Jaywalking, as defined by codes that specify what jaywalking is rather than the dictionary definition, is the act of crossing a street when it is unlawful to do so. Governor Jerry Brown officially signed Assembly Bill 390 during 2017. Bill 390 allows pedestrians to use a crosswalk while the countdown symbol is flashing. Previous to January 1, 2018, walking across the street while the countdown was flashing was technically jaywalking, and carried the potential for citation.
Most states do not have single, explicit laws against jaywalking, but rather multiple legal mandates that make certain methods of crossing the street illegal. In California, enforcement of jaywalking is fairly lenient. California Vehicle Codes such as CVC 21106, 21456, and 21955, respectively, determine:
The latter is the classic, legal definition of jaywalking, and is typically the one most commonly enforced by law enforcement officers. The trouble with enforcement of such laws are exceptions to their wording. For instance, is an individual guilty of jaywalking if they do not cross the street entirely, only going into the street and returning to the sidewalk? The codes often specifically use the word cross.
Other codes include language that prohibits failure to yield right-of-way to vehicles when not crossing at marked or unmarked crosswalks, pedestrians unnecessarily stopping or delaying traffic while crossing at a marked or unmarked crosswalk, and suddenly walking or running into the path of a vehicle with no regard for safety.
Although jaywalking is a relatively minor infraction, the costs of jaywalking, whether fines or injuries can be quite high. If a police officer cites you for CVC 21955, you may face a fine as high as $250. That number can get higher if you are in violation of any of the other aforementioned pedestrian walking laws. That’s a higher fine than most parking tickets, and some common traffic citations.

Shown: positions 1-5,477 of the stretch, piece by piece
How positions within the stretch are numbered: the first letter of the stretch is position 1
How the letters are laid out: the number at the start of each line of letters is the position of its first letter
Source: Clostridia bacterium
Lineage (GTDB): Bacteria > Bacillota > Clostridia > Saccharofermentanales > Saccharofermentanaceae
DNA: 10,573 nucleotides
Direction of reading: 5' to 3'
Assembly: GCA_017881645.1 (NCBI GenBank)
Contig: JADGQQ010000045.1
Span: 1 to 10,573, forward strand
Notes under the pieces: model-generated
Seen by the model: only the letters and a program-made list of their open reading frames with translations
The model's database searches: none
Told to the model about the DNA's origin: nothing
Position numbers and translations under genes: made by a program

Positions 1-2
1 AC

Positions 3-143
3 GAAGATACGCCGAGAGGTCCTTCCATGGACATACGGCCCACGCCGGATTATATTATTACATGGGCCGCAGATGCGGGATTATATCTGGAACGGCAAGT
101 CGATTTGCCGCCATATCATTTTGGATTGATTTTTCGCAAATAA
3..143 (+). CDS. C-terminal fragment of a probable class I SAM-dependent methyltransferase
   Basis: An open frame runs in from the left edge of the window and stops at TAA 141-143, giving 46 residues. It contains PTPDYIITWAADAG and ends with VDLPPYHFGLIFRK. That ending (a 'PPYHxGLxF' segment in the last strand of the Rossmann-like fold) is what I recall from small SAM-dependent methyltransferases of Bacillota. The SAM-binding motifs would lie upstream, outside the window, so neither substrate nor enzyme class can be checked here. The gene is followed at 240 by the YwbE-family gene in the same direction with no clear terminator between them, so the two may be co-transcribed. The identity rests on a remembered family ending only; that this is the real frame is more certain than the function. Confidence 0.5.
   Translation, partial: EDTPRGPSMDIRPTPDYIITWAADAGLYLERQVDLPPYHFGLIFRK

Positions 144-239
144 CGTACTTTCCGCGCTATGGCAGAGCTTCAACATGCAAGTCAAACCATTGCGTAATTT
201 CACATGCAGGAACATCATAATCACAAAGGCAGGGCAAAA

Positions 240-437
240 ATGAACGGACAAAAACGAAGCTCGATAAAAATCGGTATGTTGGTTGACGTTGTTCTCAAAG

Citations for jaywalking are primarily a deterrent for pedestrians crossing the road with no regard for safety. California ranks high in pedestrian deaths in the country and San Francisco is one of the most dangerous cities for pedestrians as it has the second highest rate of pedestrian injury and death after New York City. In 2015, more than 50 percent of all traffic deaths in San Francisco were pedestrian fatalities – much higher than the national rate of 14 percent.
California state law dictates a pedestrian may generally cross a roadway anywhere along the road without jaywalking. As always with jaywalking, some exceptions apply:
The complications with jaywalking laws can be endless. Can pedestrians cross at anytime, anywhere along an alley because no traffic signal controls the alley itself? Is it acceptable for a police officer to use a jaywalking violation as a pretext for searching or questioning someone who they viewed as a suspicious person? Probably not. Even if the pedestrian did technically break jaywalking laws.
It is important to remember restrictive pedestrian movement laws help reduce and prevent injuries and fatalities. As motorists and pedestrians, be aware of and obey jaywalking codes. They exist to keep people safe. If you were a pedestrian who was injured in a collision, our San Jose pedestrian accident lawyers can help. Contact us today to schedule a free consultation.